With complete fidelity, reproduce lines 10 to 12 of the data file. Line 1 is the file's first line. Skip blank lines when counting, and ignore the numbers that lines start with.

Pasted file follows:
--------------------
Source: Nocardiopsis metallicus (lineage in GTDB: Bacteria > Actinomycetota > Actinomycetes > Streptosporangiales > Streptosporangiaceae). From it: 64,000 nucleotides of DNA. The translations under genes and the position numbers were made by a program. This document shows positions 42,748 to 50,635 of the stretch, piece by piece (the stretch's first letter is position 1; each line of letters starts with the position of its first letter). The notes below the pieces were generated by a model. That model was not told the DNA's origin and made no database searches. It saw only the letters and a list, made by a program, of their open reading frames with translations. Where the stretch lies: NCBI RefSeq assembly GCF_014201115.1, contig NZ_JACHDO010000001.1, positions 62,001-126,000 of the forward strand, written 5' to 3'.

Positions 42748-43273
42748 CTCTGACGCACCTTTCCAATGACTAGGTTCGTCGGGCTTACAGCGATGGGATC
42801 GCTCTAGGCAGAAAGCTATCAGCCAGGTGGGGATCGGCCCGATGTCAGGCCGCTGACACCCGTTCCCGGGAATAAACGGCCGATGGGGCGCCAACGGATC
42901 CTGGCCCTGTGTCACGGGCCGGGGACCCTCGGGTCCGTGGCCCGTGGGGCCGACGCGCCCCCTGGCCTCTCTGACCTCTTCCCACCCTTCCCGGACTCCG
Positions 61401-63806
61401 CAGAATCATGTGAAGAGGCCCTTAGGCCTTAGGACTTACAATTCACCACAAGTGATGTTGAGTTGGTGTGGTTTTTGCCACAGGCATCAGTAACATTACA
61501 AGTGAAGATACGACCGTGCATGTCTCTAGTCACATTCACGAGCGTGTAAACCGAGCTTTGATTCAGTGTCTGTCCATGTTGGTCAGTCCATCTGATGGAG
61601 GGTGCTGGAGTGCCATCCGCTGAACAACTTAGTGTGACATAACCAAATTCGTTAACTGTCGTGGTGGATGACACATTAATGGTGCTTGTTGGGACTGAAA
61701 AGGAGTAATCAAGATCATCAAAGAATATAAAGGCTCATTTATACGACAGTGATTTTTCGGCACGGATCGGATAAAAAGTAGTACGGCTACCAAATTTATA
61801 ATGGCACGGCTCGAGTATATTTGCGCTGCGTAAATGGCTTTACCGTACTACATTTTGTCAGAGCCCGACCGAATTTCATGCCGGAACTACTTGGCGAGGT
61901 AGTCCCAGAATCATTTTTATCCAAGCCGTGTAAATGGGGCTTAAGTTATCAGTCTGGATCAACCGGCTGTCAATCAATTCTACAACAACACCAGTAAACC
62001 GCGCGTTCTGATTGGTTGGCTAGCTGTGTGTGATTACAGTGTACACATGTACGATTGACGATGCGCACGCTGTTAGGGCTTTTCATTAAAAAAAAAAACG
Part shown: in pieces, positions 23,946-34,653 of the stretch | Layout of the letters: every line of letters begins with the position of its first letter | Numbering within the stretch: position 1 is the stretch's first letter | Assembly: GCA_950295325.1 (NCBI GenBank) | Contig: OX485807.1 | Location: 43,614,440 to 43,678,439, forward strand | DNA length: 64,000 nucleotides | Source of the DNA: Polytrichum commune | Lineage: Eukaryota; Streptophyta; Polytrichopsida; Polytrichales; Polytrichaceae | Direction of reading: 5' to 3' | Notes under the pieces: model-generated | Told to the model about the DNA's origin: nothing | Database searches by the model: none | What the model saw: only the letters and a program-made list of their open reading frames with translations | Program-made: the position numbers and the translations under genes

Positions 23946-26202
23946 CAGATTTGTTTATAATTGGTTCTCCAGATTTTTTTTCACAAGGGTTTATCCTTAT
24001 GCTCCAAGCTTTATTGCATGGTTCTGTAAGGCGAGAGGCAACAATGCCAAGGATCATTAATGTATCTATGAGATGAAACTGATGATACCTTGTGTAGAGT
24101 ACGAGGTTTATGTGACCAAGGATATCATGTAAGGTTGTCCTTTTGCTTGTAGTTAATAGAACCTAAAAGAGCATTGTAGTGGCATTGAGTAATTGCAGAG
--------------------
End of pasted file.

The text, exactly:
61701 AGGAGTAATCAAGATCATCAAAGAATATAAAGGCTCATTTATACGACAGTGATTTTTCGGCACGGATCGGATAAAAAGTAGTACGGCTACCAAATTTATA
61801 ATGGCACGGCTCGAGTATATTTGCGCTGCGTAAATGGCTTTACCGTACTACATTTTGTCAGAGCCCGACCGAATTTCATGCCGGAACTACTTGGCGAGGT
61901 AGTCCCAGAATCATTTTTATCCAAGCCGTGTAAATGGGGCTTAAGTTATCAGTCTGGATCAACCGGCTGTCAATCAATTCTACAACAACACCAGTAAACC